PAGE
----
The vocabulary you should learn to become fluent in German
My friend ended up in jail, in a foreign country. He didn’t do something really bad, something really shocking, but he did something that wasn’t allowed in this country. When he was released, he was fluent in that foreign language.
To get some guidance and to improve his at first unwanted language skills further, he started to see a private tutor. The tutor, he found, was a little confused: the new student spoke the language fluently, but every now and then, he dropped some words your mom most likely wouldn’t use. Apart from this, the student seemed to be well educated, but those expressions that he mainly used in everyday phrases made her startle.
Why am I telling this story? To give you an idea what vocabulary you need to learn to become fluent in German. First of all, learn the vocabulary that you need when talking in German. Secondly, learn the vocabulary that fits your personality. Or not.
Necessary German Vocabulary
The vocabulary you need when speaking German simply are the words and expressions you use when talking about your favourite topics, your hobbies or your other interests.
The necessary German vocabulary is also about the topics you HAVE to use. The topic for being able to converse in a German office, you will find under the topic “Business German”. Words and expressions that you usually use in a specific profession or specific vocabulary for an upcoming exam are also a good idea to learn.
If you love riding your bike, you want to learn the bike related vocabulary. You want to be able to talk about the cool frame you just bought or the amazing bike ride in the Ardennes where you almost died.
When you feel like you are more the book kind of guy I recommend learning the vocabulary you need to speak about things you talk about when you are that kind of guy. Do you get my point? Practice those words.
German vocabulary as a personality fit
In general, you want to find the equivalents of the vocabulary you use in your mother tongue. You want to find a way to transfer this vocabulary into the second language.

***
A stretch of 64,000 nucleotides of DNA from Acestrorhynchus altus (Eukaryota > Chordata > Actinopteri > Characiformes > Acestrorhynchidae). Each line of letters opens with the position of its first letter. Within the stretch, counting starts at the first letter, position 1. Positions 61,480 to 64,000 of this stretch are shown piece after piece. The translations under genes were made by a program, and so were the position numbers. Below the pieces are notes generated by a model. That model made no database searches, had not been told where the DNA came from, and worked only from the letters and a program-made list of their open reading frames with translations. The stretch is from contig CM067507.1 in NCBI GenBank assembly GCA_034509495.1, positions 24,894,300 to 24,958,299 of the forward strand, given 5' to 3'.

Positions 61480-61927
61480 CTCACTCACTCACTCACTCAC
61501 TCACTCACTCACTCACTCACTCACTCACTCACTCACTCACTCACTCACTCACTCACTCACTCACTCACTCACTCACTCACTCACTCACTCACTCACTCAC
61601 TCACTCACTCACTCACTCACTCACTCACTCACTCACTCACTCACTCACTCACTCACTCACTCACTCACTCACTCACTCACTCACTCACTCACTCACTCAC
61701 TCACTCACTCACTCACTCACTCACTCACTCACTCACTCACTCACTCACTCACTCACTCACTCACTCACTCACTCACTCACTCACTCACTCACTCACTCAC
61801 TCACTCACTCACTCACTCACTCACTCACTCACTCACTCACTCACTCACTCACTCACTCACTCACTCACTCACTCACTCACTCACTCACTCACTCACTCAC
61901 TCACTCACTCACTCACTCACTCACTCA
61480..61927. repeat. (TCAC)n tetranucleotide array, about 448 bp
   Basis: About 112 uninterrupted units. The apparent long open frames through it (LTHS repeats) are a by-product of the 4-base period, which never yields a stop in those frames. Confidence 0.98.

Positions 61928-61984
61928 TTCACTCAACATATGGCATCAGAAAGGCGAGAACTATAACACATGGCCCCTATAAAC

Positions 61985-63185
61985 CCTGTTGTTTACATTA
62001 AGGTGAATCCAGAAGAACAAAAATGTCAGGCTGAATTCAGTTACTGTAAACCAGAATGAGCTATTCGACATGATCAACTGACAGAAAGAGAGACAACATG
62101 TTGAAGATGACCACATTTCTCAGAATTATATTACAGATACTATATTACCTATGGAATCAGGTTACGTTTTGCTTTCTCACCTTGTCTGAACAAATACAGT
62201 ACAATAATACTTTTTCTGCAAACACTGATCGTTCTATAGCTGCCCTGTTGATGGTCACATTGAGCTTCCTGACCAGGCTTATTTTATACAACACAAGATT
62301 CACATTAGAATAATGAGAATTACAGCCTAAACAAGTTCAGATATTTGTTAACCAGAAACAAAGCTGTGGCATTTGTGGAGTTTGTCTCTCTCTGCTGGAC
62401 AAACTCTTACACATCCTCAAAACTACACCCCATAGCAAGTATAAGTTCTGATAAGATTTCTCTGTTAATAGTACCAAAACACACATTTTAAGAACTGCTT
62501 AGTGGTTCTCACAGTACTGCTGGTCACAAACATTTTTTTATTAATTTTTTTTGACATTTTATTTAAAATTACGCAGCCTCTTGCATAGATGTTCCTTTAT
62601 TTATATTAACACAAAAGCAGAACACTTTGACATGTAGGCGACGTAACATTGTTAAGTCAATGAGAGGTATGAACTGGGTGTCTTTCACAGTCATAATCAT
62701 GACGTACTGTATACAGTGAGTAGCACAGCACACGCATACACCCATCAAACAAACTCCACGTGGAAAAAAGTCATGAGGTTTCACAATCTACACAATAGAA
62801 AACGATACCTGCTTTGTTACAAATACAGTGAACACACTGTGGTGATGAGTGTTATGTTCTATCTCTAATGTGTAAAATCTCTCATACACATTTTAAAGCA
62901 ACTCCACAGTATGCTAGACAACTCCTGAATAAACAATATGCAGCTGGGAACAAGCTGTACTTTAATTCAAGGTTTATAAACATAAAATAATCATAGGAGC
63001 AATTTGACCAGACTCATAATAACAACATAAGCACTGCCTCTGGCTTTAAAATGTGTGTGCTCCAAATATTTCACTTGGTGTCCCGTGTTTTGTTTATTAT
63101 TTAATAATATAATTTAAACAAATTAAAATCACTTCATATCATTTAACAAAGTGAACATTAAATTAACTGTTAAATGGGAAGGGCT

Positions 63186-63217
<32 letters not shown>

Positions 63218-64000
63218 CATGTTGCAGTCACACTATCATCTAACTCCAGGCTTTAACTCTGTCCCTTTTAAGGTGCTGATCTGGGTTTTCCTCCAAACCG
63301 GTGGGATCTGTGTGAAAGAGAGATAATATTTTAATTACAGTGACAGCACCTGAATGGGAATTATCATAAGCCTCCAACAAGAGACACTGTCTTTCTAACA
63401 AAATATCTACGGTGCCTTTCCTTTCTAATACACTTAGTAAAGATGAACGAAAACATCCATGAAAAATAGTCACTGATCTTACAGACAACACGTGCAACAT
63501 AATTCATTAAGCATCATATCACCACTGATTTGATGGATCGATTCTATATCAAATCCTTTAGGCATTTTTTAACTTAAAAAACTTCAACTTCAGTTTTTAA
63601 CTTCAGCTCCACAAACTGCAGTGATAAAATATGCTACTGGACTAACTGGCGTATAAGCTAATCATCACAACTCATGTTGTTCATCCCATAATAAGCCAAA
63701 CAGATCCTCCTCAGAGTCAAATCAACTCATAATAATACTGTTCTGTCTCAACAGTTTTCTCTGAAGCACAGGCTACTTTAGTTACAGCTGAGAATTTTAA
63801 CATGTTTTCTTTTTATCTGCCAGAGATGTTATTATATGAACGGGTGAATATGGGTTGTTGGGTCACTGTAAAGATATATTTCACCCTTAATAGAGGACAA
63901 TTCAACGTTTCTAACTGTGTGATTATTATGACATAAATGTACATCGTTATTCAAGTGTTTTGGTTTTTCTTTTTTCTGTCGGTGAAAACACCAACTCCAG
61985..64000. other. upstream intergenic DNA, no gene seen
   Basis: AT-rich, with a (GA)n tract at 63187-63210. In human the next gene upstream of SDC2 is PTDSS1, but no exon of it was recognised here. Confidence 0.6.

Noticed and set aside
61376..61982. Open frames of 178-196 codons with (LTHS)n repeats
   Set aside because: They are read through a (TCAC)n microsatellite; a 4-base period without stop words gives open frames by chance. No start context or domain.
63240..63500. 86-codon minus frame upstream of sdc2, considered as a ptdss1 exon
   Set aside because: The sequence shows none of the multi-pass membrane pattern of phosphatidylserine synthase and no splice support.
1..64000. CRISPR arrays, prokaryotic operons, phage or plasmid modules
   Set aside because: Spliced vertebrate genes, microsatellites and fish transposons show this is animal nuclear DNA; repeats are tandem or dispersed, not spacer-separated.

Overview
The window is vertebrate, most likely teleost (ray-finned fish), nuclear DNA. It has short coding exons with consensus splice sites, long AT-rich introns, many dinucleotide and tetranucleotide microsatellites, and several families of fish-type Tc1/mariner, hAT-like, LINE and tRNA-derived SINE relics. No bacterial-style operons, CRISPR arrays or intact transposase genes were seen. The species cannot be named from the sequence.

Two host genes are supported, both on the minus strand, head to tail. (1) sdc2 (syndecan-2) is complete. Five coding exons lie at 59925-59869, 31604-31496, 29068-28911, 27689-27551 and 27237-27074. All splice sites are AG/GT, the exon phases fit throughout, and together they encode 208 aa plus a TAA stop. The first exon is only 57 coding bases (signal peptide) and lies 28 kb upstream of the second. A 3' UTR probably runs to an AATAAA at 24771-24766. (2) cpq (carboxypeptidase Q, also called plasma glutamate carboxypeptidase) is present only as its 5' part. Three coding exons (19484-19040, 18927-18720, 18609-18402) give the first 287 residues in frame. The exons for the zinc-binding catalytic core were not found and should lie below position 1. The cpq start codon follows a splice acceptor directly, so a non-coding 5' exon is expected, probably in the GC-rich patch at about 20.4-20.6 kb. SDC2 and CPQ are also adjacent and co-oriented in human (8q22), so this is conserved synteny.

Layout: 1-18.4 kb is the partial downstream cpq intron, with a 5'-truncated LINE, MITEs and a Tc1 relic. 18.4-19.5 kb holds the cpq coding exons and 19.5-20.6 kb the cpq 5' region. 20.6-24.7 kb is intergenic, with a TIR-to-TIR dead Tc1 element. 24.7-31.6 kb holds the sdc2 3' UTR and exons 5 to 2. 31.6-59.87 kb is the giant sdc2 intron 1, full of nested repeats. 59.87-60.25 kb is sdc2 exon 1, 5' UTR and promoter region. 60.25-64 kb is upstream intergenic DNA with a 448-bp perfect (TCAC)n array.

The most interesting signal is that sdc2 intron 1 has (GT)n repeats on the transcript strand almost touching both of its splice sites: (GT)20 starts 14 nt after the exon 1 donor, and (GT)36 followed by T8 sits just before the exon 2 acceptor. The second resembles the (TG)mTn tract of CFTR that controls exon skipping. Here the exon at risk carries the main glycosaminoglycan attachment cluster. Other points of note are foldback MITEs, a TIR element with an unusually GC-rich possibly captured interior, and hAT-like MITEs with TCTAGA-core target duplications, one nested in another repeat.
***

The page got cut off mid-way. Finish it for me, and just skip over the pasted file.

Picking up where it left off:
The key to becoming fluent in another language is also based on how comfortable you feel speaking it. The more comfortable you feel with a language, the less difficult it will be to become fluent.
Finding the right words, getting the German grammar right, building a sentence the right way, putting all those clauses in the right order, using the right intonation, understanding what others are shouting in while you are still trying to get it all together, is difficult enough.
It will be easier to do so if you don’t have to be another person on top of that.
Well, writing this, I just spoke to one of my students. She said, she felt so pleb in her mother tongue, with her weird accent. At least when she speaks German, she wants to sound sophisticated. Fair enough. She will also be working in a field in Germany, where it might help to come across a little bit classy. I guess, it is just up to you. Be aware of it, that’s all.
How do I build up the German vocabulary you need?
It would be good if you just kept doing what you do at home, at your work and with your friends.
Do the same things, just in German. Keep reading the newspaper, in German. Keep watching your favourite movies, in German (if you can’t do dubbed movies, there are lots of very good German ones, too). Keep listening to the radio, in German. Try to talk to someone about your hobbies and interests, in German.
It also helps to have a dictionary or thesaurus handy that is divided into topics like “Sport and Health”, “Law and Order” or “Talking about emotions” and even provides basic and advanced vocabulary.
This might have given you an idea what to do to become fluent in German, in terms of vocabulary.
Here is what you can do:
- Learn the words of the topics that interest you.
- Decide yourself how much of your own personality you want to transfer into your other life, the German life.
You could be the same or completely start out new.
We are curious to learn about the way you expand your vocabulary. Do you think you are still the same person in your German life? We would love to hear about it in the comments.